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With its excitement, its aliveness, its comic sympathy and originality, True Grit swoops the reader up and gallops him off into a classic American Landscape, freshly and brilliantly perceived.
The action - and what action - begins on page 1, as Mattie Ross, a fourteen year old girl from Dardanelle Arkansas, sets out in the winter of eighteen seventy something to avenge her Daddy, treacherously shot to death by a no-good drunken outlaw. Since not even Mattie ( who is no self-doubter) would ride into Indian Territory alone, she "convinces" one-eyed "Rooster" Cogburn, the meanest available U. S. Marshall, to tag along with her.
As Mattie outdickers and outmaneuvers the hard-bitten types whose first reaction is to "run home, little britches, your mama wants you," as her performance under fire makes them eat their words, her indestructible vitality and harsh innocence by turns amuse, horrify and touch the reader. What happens - to Rooster, to Mattie, to the gang of outlaws unfortunate enough to tangle with her - rings with the dramatic rightness of legend and the marvelous overtones, the continual surprises, of personality.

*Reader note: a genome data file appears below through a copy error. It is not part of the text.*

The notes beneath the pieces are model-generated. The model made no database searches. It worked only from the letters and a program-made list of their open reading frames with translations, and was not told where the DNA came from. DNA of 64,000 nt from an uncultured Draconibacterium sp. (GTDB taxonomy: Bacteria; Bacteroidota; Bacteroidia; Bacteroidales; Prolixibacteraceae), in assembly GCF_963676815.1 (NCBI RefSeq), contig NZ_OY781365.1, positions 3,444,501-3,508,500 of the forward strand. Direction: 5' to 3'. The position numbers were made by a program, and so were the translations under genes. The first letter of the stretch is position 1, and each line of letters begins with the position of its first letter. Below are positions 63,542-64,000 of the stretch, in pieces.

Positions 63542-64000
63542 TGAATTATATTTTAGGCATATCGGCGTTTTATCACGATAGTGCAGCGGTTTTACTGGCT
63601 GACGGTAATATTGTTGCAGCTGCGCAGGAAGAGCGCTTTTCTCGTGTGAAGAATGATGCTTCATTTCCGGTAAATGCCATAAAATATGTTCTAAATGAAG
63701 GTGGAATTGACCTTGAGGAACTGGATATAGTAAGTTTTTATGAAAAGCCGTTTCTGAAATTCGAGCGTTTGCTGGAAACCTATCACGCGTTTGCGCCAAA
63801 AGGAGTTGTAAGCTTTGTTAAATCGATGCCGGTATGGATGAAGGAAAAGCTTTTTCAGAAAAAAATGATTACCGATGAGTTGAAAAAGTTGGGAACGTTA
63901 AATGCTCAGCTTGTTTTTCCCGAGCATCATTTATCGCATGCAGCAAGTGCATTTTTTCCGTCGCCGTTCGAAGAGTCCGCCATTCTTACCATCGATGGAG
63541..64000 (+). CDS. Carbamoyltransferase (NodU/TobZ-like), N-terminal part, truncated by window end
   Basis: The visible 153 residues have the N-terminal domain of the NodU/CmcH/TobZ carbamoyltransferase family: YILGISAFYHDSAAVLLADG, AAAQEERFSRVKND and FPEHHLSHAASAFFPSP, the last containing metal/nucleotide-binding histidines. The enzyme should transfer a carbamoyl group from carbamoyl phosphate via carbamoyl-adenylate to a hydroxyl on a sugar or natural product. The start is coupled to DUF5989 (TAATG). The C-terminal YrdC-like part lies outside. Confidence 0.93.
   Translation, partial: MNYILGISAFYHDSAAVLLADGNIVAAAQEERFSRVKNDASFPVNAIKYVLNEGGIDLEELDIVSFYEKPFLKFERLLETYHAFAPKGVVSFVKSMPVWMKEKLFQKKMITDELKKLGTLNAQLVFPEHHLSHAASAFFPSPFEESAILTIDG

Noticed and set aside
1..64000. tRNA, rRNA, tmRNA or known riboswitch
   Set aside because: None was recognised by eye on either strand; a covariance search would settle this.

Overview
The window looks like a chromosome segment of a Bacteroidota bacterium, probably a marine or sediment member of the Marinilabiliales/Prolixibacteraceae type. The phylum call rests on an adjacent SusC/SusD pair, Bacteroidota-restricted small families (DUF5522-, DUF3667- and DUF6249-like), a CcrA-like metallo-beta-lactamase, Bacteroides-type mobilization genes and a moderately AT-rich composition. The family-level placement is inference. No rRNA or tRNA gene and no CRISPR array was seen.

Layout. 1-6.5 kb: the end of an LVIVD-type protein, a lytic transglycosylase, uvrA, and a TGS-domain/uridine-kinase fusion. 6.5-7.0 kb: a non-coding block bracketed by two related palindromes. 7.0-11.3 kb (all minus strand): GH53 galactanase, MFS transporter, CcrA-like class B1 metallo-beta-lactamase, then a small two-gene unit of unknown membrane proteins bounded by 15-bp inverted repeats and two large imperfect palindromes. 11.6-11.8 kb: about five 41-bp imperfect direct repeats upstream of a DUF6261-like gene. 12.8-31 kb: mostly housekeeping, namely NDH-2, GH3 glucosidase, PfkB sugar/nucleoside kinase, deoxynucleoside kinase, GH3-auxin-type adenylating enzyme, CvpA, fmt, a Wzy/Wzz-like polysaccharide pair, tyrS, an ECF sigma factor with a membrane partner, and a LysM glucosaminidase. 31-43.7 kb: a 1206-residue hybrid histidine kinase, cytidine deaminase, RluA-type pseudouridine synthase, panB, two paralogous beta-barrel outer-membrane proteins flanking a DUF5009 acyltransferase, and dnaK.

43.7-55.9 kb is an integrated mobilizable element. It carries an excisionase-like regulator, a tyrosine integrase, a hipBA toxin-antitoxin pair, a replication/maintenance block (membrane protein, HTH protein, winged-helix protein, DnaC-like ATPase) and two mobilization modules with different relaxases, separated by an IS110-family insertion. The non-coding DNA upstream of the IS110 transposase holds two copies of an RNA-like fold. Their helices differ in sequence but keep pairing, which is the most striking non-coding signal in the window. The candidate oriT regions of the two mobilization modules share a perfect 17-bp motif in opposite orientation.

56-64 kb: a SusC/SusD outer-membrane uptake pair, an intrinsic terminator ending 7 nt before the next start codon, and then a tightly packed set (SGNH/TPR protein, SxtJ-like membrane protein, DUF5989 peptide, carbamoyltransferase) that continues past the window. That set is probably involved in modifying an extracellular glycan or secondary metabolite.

True Grit, is eccentric, cool, straight and unflinching, like Mattie herself, who tells the story a half-century later in a voice that sounds strong and sure enough to outlast us all. It was a voice quite heard before and at the same time instantly recognizably as totally original and totally alive.
True Grit is a 1968 novel by Charles Portis that was first published as a 1968 serial in The Saturday Evening Post. The novel is told from the perspective of a woman named Mattie Ross, who recounts the time when she was 14 and sought retribution for the murder of her father by a scoundrel, Tom Chaney. It is considered by some critics to be "one of the great American novels."
The novel was adapted for the screenplay of the 1969 film True Grit starring Kim Darby, Glen Campbell, and John Wayne. Six years later, in 1975, Wayne reprised his Academy Award-winning role as the tough hard drinking one-eyed lawman in the sequel film Rooster Cogburn.
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